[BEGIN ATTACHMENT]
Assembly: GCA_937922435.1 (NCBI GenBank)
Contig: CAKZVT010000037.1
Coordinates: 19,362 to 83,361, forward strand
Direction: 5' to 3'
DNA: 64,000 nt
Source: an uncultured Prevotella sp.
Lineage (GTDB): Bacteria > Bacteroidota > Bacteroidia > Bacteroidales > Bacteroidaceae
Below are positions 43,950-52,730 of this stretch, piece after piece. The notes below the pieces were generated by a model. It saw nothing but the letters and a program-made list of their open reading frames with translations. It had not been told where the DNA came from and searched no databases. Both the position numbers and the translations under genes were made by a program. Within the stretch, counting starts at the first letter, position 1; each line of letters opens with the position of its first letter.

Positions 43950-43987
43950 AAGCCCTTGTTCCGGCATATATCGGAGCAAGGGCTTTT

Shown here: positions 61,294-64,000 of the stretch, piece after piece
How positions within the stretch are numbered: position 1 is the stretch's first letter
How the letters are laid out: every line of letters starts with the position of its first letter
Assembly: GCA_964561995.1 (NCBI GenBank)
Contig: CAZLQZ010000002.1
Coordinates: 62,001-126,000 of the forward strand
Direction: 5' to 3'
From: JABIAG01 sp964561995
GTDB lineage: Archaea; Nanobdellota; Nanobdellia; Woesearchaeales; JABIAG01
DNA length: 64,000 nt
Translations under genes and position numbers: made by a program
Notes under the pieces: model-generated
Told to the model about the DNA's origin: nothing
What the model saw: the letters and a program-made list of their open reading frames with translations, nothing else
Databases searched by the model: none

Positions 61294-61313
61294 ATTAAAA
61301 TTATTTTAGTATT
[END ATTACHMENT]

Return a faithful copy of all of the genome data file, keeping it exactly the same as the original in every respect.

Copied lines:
Assembly: GCA_937922435.1 (NCBI GenBank)
Contig: CAKZVT010000037.1
Coordinates: 19,362 to 83,361, forward strand
Direction: 5' to 3'
DNA: 64,000 nt
Source: an uncultured Prevotella sp.
Lineage (GTDB): Bacteria > Bacteroidota > Bacteroidia > Bacteroidales > Bacteroidaceae
Below are positions 43,950-52,730 of this stretch, piece after piece. The notes below the pieces were generated by a model. It saw nothing but the letters and a program-made list of their open reading frames with translations. It had not been told where the DNA came from and searched no databases. Both the position numbers and the translations under genes were made by a program. Within the stretch, counting starts at the first letter, position 1; each line of letters opens with the position of its first letter.

Positions 43950-43987
43950 AAGCCCTTGTTCCGGCATATATCGGAGCAAGGGCTTTT

Shown here: positions 61,294-64,000 of the stretch, piece after piece
How positions within the stretch are numbered: position 1 is the stretch's first letter
How the letters are laid out: every line of letters starts with the position of its first letter
Assembly: GCA_964561995.1 (NCBI GenBank)
Contig: CAZLQZ010000002.1
Coordinates: 62,001-126,000 of the forward strand
Direction: 5' to 3'
From: JABIAG01 sp964561995
GTDB lineage: Archaea; Nanobdellota; Nanobdellia; Woesearchaeales; JABIAG01
DNA length: 64,000 nt
Translations under genes and position numbers: made by a program
Notes under the pieces: model-generated
Told to the model about the DNA's origin: nothing
What the model saw: the letters and a program-made list of their open reading frames with translations, nothing else
Databases searched by the model: none

Positions 61294-61313
61294 ATTAAAA
61301 TTATTTTAGTATT